The First Amendment rights of lawyers are ethereal. Most lawyers fail to realize that courts may deny them access to the First Amendment's protective shield in many regulatory and disciplinary contexts. Overall, attorneys cannot and should not assume that they can obtain First Amendment protection - especially when acting as an attorney in their role as an 'officer of the court'. Yet, it is precisely in the lawyering context - where attorneys engage in speech, association, and petitioning for the very purpose of securing client rights, invoking law, enabling the judicial power, and obtaining justice - that the need for First Amendment protection is the most acute. If regulators silence that voice, they silence justice. From overarching theory to specific real-world contexts, this illuminating book provides a critical resource for lawyers, judges, and scholars to understand the relationship between the First Amendment rights of lawyers and the integrity of the justice system.
The Constitution is not so simple that it explains itself--nor so complex that only experts can understand it. In this accessible, nonpartisan quick reference, historian Andrew Arnold provides concise explanations of the Constitution's meaning and history, offering little-known facts and anecdotes about every article and all twenty-seven amendments. This handy guide won't tell you what the Constitution ought to say, nor what it ought to mean. It will tell you what the Constitution says and what it has meant. A Pocket Guide to the US Constitution presents a straightforward way to understand the American Constitutional system. Without wading through lengthy legal prose, heavy historical analysis, or polemical diatribes, you can easily find out what the emoluments clause means, learn about gerrymandering and separation of powers, or read a brief background on why slaves in colonial America were considered 3/5 of a person. Small enough to put in your pocket, backpack, or briefcase, A Pocket Guide to the US Constitution can be used to comprehend current events, dig deeper into court cases, or sort out your own opinions on constitutional issues.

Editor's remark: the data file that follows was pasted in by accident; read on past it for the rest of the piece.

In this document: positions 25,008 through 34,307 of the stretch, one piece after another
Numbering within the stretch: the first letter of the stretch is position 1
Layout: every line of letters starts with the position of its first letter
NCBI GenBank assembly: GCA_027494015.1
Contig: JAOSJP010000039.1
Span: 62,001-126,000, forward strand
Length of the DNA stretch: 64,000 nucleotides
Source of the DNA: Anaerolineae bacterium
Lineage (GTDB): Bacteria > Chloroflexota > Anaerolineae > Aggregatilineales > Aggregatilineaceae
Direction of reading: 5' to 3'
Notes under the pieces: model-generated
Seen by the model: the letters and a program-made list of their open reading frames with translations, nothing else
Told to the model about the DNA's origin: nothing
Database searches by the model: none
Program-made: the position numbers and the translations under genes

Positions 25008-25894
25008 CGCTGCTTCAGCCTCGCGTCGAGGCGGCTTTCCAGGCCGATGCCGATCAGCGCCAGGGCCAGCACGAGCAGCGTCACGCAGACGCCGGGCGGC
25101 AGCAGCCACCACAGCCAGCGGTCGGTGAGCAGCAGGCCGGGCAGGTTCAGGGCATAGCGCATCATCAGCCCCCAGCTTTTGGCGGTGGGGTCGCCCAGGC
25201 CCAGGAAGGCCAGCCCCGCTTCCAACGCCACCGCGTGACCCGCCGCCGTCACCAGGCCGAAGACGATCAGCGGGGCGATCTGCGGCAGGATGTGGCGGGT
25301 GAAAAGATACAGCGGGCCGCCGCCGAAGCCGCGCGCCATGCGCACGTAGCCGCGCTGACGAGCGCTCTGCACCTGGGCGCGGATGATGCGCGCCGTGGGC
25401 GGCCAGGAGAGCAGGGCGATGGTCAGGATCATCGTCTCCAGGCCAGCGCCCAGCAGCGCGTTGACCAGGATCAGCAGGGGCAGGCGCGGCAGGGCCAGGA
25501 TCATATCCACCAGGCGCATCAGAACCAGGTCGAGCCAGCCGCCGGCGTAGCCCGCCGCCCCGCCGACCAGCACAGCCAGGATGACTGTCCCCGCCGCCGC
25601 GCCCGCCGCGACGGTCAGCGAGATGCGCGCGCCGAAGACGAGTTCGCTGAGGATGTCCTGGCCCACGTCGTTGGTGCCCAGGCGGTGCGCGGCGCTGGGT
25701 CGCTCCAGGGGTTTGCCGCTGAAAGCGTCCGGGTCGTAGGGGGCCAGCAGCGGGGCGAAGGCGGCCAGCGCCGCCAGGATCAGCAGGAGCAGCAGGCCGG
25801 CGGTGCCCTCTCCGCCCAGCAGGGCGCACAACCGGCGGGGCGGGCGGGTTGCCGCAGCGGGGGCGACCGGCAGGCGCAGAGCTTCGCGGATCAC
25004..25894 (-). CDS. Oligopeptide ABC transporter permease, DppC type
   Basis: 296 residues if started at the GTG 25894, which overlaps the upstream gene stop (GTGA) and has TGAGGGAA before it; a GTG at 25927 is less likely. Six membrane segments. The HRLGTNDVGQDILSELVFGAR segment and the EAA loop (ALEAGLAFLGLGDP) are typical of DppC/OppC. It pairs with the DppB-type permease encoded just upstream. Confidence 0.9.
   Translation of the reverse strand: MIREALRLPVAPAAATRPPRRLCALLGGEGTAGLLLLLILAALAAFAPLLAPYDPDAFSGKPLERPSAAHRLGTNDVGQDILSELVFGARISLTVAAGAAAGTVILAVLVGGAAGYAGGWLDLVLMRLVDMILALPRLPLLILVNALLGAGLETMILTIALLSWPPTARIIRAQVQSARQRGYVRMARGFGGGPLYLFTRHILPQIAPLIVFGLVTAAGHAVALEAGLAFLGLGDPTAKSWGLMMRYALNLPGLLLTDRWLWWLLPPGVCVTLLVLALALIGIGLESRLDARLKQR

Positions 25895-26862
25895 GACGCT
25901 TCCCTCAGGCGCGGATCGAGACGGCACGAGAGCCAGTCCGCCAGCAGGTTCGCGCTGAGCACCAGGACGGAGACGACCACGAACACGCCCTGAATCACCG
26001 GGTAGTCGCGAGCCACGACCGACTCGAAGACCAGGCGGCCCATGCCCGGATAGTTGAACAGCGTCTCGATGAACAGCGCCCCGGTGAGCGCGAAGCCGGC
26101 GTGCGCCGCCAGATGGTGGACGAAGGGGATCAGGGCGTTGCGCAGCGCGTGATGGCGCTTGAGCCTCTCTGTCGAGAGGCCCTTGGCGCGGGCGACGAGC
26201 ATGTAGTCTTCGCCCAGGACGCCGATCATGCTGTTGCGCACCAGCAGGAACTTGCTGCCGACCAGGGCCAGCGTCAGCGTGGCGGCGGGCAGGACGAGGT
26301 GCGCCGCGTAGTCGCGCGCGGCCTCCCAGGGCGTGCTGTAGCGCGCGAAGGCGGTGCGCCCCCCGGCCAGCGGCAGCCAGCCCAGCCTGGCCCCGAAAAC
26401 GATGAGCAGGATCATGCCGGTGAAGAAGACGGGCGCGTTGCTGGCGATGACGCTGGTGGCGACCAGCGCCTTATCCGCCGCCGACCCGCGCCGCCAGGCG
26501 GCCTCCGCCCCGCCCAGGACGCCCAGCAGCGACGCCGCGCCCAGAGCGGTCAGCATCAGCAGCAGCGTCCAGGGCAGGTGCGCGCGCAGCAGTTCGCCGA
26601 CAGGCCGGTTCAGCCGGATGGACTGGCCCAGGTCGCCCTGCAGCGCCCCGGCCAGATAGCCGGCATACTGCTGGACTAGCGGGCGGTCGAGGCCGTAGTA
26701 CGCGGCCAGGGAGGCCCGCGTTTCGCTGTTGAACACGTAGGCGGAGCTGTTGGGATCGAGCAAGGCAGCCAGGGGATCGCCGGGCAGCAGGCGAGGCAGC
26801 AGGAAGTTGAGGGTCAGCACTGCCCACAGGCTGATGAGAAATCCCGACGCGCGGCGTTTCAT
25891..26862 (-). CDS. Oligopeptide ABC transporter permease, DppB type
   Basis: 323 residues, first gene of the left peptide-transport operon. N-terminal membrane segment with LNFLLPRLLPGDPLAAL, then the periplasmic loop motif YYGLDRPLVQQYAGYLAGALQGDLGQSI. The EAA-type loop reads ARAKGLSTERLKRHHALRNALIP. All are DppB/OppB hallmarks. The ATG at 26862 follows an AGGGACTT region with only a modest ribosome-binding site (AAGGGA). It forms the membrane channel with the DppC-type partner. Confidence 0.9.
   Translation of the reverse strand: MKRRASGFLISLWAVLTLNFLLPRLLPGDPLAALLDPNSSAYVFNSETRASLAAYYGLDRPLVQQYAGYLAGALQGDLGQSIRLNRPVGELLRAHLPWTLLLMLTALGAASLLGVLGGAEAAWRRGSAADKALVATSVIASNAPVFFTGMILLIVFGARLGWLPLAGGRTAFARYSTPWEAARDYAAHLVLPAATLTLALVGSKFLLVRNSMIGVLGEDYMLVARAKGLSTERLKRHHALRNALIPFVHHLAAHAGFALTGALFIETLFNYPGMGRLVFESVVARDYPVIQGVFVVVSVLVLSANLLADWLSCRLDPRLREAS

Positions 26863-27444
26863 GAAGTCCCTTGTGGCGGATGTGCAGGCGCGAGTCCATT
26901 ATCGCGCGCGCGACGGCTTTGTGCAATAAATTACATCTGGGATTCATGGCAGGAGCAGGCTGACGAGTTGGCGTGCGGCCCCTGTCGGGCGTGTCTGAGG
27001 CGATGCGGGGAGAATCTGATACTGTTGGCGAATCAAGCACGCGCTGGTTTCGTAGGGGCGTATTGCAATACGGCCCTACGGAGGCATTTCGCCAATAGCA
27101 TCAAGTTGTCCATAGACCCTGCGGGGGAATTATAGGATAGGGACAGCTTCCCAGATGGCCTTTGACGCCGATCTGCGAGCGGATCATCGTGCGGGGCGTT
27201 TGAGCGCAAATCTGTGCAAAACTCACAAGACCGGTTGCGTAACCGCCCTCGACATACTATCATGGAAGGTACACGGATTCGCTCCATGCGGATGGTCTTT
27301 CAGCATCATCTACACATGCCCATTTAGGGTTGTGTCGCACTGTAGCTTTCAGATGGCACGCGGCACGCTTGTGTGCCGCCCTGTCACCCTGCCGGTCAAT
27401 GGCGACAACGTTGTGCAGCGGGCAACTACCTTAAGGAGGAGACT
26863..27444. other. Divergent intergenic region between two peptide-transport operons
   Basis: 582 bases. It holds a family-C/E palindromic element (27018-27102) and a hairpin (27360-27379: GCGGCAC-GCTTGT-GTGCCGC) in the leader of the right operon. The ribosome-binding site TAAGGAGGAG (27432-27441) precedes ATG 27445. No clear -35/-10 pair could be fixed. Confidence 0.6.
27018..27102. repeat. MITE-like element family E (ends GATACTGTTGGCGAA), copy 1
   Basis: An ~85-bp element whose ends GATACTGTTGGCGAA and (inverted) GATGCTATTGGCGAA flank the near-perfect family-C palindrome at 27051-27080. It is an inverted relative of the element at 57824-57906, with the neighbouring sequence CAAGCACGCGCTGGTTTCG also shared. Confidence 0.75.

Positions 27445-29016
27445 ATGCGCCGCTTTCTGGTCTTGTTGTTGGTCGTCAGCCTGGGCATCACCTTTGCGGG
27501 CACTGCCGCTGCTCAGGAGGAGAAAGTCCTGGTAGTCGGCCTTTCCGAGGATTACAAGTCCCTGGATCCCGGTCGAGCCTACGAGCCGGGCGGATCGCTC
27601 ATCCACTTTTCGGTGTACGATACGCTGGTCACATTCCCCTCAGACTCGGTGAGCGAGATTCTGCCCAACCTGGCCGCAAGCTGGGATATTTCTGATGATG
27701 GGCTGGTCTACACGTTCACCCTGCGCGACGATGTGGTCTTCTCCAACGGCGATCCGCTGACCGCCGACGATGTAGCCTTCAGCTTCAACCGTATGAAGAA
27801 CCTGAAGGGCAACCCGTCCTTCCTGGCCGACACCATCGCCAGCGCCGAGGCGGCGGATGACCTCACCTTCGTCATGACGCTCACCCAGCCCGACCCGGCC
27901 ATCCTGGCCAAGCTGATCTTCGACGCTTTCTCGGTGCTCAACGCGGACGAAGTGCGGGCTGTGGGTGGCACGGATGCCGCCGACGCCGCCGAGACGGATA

The first book-length study of civil rights litigation from the late 1960s through the early 1980s, Race Relations Litigation in an Age of Complexity fills a void in the scholarly literature on American courts and poltics in the post Brown versus Board of Education era.